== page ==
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NOTICE RULE IN MEGAN'S LAW TROUBLES POLICE

The 55-year-old sex offender may be the best-known ex-con in Erie County.

Residents in more than 20,000 West Seneca and Orchard Park homes know his name, address and birth date. They know he was convicted of trying to sexually abuse a4-year-old boy. And they've seen his mug shot. All this and more is contained in recent mailings from the two school districts.

That's one extreme of how New York State's Megan's Law has worked.

In Depew, residents in about 50 homes received door-to-door notices that a sexually violent predator lives near them. Anyone wanting more information could obtain it by contacting Depew police. Only five people bothered to obtain the information.

And in Buffalo, the public hasn't been notified about any of the 12 violent sexual predators and current residents who committed their crimes after Megan's Law took effect almost four years ago. City police plan to implement their policy next month, in a process that will involve some of the more than 2,000 schools, block clubs, day-care and community centers and churches.

The notification section of Megan's Law -- part of a law that also forces released sex offenders to register with their local police departments -- still remains a patchwork of vastly different policies and procedures across the region.

"I think it's still in the infancy stages," said Angola Police Chief Patrick F. Puckhaber, president of the Erie County Police Chiefs Association. "We can only do notifications on people who were convicted after January 1996. These people are just starting to be released (from prison)."

Seventeen violent sexual predators who committed their crimes after January 1996 have moved back into Erie County after being released from jail, according to the state. Twelve are in Buffalo; the other five moved into five different suburban towns, though some have moved from town to town.

Megan's Law, which took effect in January 1996, allows -- but doesn't require -- police agencies to notify "vulnerable populations" when violent sexual predators move into their neighborhoods.

The law also forces convicted sex offenders, even those not considered great risks to the public, to register with local police.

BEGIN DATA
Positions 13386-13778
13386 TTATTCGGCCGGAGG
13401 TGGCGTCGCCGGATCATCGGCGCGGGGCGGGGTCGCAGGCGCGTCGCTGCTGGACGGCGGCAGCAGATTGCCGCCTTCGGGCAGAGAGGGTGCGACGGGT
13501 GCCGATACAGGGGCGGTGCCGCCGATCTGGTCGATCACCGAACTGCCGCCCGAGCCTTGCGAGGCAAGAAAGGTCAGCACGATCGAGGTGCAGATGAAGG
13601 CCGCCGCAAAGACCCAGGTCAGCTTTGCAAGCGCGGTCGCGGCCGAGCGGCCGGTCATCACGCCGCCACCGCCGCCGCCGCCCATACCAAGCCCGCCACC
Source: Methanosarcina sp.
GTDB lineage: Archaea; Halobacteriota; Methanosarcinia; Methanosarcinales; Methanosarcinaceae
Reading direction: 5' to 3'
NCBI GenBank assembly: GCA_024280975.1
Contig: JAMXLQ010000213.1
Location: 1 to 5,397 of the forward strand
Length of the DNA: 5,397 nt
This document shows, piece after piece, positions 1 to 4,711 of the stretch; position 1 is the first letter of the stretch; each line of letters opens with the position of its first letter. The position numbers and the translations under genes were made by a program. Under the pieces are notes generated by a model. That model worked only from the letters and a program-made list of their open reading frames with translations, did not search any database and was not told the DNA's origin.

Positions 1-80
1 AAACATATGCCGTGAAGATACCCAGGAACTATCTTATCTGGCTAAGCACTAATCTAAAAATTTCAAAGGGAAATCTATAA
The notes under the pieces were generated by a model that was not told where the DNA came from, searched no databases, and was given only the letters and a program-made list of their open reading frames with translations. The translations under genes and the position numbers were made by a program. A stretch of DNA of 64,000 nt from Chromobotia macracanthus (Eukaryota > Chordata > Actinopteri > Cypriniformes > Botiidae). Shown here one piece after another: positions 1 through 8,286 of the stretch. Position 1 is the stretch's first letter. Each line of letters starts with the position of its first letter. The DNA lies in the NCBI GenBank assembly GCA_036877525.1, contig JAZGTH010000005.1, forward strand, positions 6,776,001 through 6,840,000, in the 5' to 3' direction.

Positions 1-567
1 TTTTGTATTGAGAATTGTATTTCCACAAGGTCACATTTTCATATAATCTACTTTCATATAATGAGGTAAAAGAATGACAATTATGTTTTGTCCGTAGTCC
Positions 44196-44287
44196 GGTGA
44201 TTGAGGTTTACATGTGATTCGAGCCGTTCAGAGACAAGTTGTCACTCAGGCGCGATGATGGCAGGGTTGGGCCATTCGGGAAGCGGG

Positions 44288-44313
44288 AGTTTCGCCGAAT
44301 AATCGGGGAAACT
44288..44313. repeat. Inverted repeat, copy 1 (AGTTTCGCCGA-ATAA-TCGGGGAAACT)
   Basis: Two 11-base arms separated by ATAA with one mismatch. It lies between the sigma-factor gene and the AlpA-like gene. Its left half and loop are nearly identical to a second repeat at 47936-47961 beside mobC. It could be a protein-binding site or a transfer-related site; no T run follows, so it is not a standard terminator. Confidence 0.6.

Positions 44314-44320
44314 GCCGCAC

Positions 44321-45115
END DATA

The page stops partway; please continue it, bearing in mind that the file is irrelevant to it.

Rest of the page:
Experts across Erie County seem to agree that a uniform notification policy makes a lot of sense, especially since a repeat sex offender looking for his prey doesn't necessarily stop at the city, town or village line. Yet implementing such a policy in Buffalo will be much more difficult, those experts said.

Buffalo has more than 300 sex offenders, probably two-thirds of the registered sex offenders in the county. (Offenders are classified by risk; Level 3 offenders are considered the greatest risk to the public, Level 1 the least.) So the cost to mail a notice to each home about each offender would be prohibitive.

Also, Buffalo children don't necessarily go to school in their home neighborhood, so pinpointing the vulnerable population would be more difficult.

"No matter what we do, we can't possibly notify everyone who may be at risk," Erie County District Attorney Frank J. Clark said.

"I think we're going to fail more often in the big cities than in the small towns," he added. "There's only so much a notification statute like this can accomplish in a big city."

Some suburban police officials were shocked that Buffalo has yet to notify the public about any violent sexual predators -- the Level 3 offenders under Megan's Law.

No officials would criticize Buffalo police, however.

"There are just so many sex offenders in the city that they have to track and monitor," said Cheektowaga Lt. James Morath. "It's a lot easier for a department that has only three, four or five sex offenders."

Buffalo Police Commissioner Rocco J. Diina announced Friday that his department will implement its new notification procedures sometime in January. The department previously has monitored its sex offenders, requiring that they register with police and put their addresses on a detailed computerized map.

The new procedures for notifying the "vulnerable population" will combine public education with public notification, said Lt. David F. Mann Jr., commander of the Buffalo Police Sex Offense Squad.